- 30 Apr 19
Collette Sheerin's newest album Watershed Hours is out now.
A long times fixture on the vibrant north-western scene that includes the likes of No Crows and Rackhouse Pilfer, the Offaly born, Sligo-based singer-songwriter and flautist has been operating in various guises for much of the past decade. A member of several local outfits including Above And Below The Tide and The Candles and as well as occasionally contributing to No Crows, Sheerin combines ensemble work with her own solo output.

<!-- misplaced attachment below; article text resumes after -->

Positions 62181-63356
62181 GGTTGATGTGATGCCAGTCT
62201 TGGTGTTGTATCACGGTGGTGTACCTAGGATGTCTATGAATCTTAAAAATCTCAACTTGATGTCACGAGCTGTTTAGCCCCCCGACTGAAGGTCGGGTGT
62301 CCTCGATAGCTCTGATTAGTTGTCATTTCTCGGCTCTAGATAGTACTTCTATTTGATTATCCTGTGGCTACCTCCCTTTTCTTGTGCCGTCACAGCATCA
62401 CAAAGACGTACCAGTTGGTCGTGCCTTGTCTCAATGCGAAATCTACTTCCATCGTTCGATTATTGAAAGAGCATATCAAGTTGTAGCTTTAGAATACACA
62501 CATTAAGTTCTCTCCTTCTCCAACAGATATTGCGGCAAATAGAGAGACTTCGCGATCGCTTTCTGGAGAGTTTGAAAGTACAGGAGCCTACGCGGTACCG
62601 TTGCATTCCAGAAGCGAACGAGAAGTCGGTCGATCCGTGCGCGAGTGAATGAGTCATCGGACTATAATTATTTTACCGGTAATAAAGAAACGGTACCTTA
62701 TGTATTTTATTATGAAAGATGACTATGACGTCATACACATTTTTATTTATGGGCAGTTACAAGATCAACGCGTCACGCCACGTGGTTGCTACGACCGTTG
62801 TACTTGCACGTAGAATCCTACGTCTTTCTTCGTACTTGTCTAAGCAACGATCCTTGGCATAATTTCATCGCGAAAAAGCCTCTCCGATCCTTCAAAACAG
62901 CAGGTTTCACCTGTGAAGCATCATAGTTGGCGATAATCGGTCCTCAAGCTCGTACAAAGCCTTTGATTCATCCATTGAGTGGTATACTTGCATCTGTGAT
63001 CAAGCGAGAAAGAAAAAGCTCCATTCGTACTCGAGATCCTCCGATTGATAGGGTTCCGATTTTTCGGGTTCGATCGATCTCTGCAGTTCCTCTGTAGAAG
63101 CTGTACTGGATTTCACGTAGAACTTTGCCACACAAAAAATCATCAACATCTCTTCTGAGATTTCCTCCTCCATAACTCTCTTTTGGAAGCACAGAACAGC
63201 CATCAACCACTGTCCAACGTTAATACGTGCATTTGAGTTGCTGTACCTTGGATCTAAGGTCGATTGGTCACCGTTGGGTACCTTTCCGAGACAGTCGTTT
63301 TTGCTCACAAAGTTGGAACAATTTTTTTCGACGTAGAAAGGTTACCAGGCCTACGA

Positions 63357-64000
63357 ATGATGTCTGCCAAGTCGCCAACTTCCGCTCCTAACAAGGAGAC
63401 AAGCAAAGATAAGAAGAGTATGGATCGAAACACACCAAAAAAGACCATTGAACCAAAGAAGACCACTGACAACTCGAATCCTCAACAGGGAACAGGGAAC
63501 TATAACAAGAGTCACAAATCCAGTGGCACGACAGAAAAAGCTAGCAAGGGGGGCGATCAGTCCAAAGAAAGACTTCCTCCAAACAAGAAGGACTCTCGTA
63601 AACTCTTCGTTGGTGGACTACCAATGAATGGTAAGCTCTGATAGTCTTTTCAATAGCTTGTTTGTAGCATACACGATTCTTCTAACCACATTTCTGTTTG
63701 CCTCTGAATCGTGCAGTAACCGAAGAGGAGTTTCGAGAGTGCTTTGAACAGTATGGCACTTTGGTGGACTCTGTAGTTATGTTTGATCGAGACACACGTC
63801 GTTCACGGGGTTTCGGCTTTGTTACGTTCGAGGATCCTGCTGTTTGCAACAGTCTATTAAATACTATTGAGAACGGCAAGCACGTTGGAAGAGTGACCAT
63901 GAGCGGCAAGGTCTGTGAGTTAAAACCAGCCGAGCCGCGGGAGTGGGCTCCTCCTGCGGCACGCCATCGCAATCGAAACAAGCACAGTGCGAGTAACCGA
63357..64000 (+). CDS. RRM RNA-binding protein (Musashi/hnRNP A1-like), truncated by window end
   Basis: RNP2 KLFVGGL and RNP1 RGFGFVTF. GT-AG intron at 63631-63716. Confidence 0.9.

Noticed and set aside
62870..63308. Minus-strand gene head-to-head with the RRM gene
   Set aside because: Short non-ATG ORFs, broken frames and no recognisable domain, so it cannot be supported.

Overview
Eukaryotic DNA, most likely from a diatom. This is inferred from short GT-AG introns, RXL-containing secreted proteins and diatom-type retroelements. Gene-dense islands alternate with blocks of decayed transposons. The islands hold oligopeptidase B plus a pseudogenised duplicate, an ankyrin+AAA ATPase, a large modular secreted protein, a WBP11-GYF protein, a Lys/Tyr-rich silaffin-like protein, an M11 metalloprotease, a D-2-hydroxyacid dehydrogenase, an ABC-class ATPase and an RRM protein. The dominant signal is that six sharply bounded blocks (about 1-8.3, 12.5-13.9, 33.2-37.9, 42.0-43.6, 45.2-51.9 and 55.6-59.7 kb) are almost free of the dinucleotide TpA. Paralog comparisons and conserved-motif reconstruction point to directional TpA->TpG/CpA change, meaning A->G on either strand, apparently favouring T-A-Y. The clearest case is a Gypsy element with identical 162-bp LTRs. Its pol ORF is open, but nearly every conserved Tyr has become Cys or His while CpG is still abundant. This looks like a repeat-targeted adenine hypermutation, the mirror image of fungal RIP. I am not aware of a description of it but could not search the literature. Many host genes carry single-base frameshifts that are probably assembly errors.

As on her previous albums, here she blends a mellow mix of folk, trad, and country adding her distinctive voice and naturally flowing song-writing style. As the title suggests, Watershed Hours has a late-in-the-evening feel and for the most part explores the emotional, reflective state-of-mind as dusk descends. The atmosphere is at times sombre and the arrangements sparse; haunting textures and a yearning nostalgic vocal underpin ‘Roll Back’, her voice sounding a little like that of 10,000 Maniacs’ Natalie Merchant. The slightly more up-tempo ‘Overactive Imagination’ showcases a more playful lyrical side while ‘Might Just Be’ - a delicate folk song with a hint of an Acadian melody - could easily sit on a 1970s McGarrigle Sisters album. Elsewhere, ‘Western Tales ‘ boasts a compelling melody with layered harmonies while ‘The Long Grass’ - a jaunty upbeat tune recalls Midnight Well another outfit from the distant past with northwest connections. There’s a hopeful message on the sensuous, ‘Daggerboard’ where she croons, “I will find my way back home, perhaps you’ll meet me there,” while the album concludes with the plaintive instrumental title track where lush Major 7th chords are plucked from an acoustic guitar overlain with a lonesome fiddle. Rewarding.